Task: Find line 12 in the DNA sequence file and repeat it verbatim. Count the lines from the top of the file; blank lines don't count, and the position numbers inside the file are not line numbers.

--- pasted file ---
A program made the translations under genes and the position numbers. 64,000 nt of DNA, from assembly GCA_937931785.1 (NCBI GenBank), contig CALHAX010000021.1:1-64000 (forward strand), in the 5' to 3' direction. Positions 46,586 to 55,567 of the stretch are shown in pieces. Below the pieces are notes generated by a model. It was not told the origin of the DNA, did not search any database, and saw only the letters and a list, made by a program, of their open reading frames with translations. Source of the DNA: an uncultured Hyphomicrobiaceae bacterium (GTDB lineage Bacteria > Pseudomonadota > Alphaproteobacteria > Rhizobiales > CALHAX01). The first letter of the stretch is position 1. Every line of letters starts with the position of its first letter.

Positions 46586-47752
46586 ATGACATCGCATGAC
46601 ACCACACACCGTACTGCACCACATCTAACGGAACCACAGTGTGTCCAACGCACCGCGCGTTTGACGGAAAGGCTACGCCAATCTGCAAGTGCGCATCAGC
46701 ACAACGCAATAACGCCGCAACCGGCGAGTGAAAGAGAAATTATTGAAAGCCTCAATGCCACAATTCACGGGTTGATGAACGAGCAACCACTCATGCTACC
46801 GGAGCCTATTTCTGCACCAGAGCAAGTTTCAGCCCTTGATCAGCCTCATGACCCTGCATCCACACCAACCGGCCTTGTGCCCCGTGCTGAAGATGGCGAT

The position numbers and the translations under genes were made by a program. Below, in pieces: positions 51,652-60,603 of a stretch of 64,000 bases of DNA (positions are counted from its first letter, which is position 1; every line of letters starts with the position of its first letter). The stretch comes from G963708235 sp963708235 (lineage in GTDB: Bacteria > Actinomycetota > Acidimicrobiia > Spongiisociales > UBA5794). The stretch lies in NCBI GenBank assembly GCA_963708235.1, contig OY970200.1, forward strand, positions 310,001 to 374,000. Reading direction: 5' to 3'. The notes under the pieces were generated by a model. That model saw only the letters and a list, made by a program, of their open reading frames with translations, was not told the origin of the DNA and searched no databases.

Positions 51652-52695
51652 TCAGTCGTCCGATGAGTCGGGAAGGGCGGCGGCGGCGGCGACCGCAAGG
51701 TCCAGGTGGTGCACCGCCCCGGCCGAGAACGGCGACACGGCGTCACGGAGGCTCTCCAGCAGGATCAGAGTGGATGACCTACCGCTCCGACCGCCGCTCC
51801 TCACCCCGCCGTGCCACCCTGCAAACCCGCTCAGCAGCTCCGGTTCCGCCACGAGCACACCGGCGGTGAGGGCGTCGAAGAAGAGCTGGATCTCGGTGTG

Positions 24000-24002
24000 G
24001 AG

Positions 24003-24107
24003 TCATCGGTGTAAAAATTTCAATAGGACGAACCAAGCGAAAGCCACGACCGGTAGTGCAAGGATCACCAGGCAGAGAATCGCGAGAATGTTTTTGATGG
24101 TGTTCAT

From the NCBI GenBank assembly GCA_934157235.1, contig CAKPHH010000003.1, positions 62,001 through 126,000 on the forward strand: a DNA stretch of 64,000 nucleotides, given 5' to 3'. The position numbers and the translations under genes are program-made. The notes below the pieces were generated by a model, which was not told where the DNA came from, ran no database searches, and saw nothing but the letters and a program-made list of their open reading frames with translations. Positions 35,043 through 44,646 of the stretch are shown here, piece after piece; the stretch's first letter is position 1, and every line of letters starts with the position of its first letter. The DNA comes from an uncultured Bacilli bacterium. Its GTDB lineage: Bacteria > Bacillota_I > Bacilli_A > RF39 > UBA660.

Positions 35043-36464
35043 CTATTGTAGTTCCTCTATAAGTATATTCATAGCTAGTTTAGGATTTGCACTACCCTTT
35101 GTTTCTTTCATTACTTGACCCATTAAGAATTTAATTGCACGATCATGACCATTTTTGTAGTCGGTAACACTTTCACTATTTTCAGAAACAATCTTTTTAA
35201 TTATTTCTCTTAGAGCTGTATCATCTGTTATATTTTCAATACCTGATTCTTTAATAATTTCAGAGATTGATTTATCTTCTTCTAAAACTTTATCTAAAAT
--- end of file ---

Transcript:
Positions 24000-24002